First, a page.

A UK study, compared diets for children in 1950 with those of children of roughly the same age in 1992-93. In the 1950s, 55% of four-year-olds drank tea with their meals while just 10% had soft drinks and juice. The consumption of soft drinks and fruit juices rose to 90% for soft drinks and 36% for fruit juices in 1992. During the same period the consumption of tea dropped to 30%.  Since the nineties though the situation is turning around again with a decrease in the consumption of soft drinks for children and a correlated increase in tea and coffee. Similar studies in the US are showing the same trends with coffee increasing from 10% in 2000 to 24% in 2010 while tea remains steady at ~25%.

To avoid this flip-flopping between sugar and caffeine, maybe it’s time to consider herbal teas that are naturally sweet without the added sugar and sometimes helpful for minor ailments:

Peter Rabbit

Peter Rabbit (source)

Ginger: This tastes warm and will sooth upset stomachs and help with nausea and car sickness.

Chamomile is a mild sedative that is also considered to be a colic-remedy.

When Peter Rabbit was not very well during the evening, his mother put him to bed, and made some chamomile tea “One table-spoonful to be taken at bedtime.”

Rooibos: the south African plant is renowned for its soothing and calming effects especially on allergic and colicky babies.

 

 

 

Quick disclaimer: I am not a medical herbalist. Always check with a doctor before using herbs.

Tea Flavour Wheel

Similar to the wheels used for wine or beer, the aim of the tea flavour wheel is to associate perception with a label. In general, they are much easier to use than an alphabetical list but the full  list of tea terminology can be off-putting for beginners (e.g. cherry wood, cedar, hard wood, soft wood, cut wood, pine, maple).

For this reason I’ve developed the wheel below. We work from the inside out. The innermost circle in this wheel has words that relate to mouthfeel (watery, velvety etc.). The inner aroma circle has a broad description (vegetal, earthy, sweet etc), and the outer circle has a little more detail.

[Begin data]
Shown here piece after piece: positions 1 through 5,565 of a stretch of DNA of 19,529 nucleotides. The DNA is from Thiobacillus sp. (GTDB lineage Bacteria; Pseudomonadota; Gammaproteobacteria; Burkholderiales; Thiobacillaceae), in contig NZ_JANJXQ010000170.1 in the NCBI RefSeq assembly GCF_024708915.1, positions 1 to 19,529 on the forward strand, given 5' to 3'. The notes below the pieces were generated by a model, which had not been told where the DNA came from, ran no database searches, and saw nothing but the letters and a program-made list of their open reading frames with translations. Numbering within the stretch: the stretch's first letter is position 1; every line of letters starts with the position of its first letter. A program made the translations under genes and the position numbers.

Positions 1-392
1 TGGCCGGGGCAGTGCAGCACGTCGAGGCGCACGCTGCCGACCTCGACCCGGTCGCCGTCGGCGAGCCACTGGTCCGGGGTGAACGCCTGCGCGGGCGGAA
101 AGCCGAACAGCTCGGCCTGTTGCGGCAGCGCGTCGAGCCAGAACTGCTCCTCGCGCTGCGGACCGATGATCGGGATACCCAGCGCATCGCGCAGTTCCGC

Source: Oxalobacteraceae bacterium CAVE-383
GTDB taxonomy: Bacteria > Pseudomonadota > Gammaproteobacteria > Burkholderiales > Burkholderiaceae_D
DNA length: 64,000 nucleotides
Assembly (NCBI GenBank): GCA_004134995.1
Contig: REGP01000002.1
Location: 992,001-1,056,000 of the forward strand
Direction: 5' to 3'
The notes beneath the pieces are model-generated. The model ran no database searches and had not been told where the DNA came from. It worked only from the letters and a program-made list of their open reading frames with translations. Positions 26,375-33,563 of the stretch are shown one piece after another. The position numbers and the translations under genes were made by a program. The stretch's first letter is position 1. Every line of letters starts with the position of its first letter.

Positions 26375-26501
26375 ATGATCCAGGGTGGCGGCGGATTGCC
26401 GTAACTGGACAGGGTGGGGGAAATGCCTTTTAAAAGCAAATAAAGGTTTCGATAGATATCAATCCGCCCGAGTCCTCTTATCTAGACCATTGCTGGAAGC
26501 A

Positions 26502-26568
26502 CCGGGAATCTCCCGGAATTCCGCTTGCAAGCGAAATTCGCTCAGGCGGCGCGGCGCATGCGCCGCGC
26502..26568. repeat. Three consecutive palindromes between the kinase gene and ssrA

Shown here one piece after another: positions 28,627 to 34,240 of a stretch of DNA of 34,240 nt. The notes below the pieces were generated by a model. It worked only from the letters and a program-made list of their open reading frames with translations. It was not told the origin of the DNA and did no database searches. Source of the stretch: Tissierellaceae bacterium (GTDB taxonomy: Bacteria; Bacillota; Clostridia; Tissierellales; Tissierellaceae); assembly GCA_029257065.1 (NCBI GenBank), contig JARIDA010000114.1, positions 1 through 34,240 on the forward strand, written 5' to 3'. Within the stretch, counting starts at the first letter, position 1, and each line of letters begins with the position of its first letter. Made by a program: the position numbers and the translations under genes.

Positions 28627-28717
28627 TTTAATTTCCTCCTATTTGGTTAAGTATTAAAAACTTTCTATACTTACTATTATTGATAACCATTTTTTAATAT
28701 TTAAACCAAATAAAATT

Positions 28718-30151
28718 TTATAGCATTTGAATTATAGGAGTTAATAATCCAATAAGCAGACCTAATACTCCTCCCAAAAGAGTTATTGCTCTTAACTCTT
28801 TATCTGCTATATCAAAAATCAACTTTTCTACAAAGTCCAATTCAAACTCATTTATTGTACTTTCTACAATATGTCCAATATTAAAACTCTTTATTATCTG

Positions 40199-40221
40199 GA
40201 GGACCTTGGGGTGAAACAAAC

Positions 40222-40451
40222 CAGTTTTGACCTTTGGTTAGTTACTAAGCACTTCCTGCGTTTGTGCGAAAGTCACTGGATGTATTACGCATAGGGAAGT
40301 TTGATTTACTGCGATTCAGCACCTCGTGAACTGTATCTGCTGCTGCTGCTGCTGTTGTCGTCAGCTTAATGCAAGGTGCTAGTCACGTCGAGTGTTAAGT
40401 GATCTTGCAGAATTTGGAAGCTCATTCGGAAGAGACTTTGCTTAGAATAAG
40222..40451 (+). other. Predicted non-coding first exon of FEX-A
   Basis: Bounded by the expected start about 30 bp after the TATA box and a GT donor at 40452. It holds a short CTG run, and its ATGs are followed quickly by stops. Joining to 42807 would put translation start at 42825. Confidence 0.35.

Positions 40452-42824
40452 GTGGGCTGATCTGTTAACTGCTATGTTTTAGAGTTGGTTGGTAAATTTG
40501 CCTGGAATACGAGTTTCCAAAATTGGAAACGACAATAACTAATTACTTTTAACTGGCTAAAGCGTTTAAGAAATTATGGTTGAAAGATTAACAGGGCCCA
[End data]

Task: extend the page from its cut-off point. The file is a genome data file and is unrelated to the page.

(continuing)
I’ve found that this level of detail works well when people are starting out with tea tasting.

Tea Flavour Wheel PouringTea

The Art of Tea

The Art of Tea collectionNormally, I’m all about quality of product rather than appearances but every so often that gets turned on its head. Take this set called “The Art of Tea” which was bought in South Africa. I’ve been reluctant to actually use any of the product inside but the primary motivation for buying this set was the attractive packaging.

Having said that tea degrades over time. Even though I didn’t buy it for the tea, it makes no sense to search high and low for the freshest first flush Darjeeling with the quickest shipping time and yet keep all of these (including one Darjeeling!) for over two years. It’s getting opened today, starting with the rooibos.

 Here’s what’s inside:AofT collection

  • Kenya Malaika (black)
  • Darjeeling (Indian black)
  • Genmaicha (Japanese green)
  • Jade Mountain (Chinese green)
  • Snow buds (Chinese white)
  • Jasmine pearls (Chinese flavoured green)
  • Earl Grey (Indian flavoured black)
  • Sakura (Chinese flavoured green)
  • Chai (flavoured black)
  • Sweet dreams (herbal)
  • Rooibos vanilla
  • Forest berries (fruit infusion)

It can be difficult to get tea gifts that are well packaged but this one certainly stands out. I think I paid around 200 ZAR (around €20 at the time) for the box. Good value considering anything similar that I’ve seen here costs double that.

Matcha muffins

When-life-gives-you3

I agree it’s not as catchy as the lemons and lemonade but I’m trying to make the best of a bad situation here (i.e. 100g of bad matcha). These muffins are easy to make and taste great but they are not the bright green I was hoping for. To fit the part for this weekend I’ll try making them again with maybe 3 tbsp of matcha.

This recipe is adapted from a breakfast muffin recipe that a friend gave me but these muffins could not be considered healthy. To gain the benefits of matcha it probably needs to be taken withouth sugar and white flour. ;-)

Matcha muffins:

  • 2 eggsmatcha muffins
  • 100g sugar
  • 100ml rapeseed oil
  • 200ml plain low-fat yoghurt
  • 220g self-raising flour
  • 1 tsp salt
  • 2 tbsp matcha
  • 1 tsp ginger
  • 100g chopped hazelnut

Whisk eggs, sugar and oil together in a bowl. Then add the yoghurt.

Sift flour, salt, matcha and ginger together and stir into egg mixture.

Add hazelnuts and then spoon into muffin cases.

Bake for 20 minutes at 175°C.

High Mountain Oolong

This is a light Oolong from the Taiwanese mountains. High mountain teas mostly come from central Taiwan and the particular growing environment at high elevation gives these “Gaoshan” teas a distinctly rich sweetness. It is semiball-rolled with the attached stems and was harvested in Spring 2013.

High Mountain Oolong

Preparation: To prepare this tea, I put 4g of the tea in a warmed porcelain teapot. I add a little water at 85 °C (when medium bubbles appear in the water). This water is discarded as a rinse and then I add about 175ml of water and let the leaves unfurl for 30 seconds. The steeping time increases for each subsequent steeping and I find that I can get at least 5 steepings from this tea. The liquor is pale yellow in colour but the sweet floral aroma is magnificent. To taste, this tea is subtle, creamy and gentle and has a long aftertaste. Overall, I think that the price of £9.95 for 50g is worth it for this level of quality.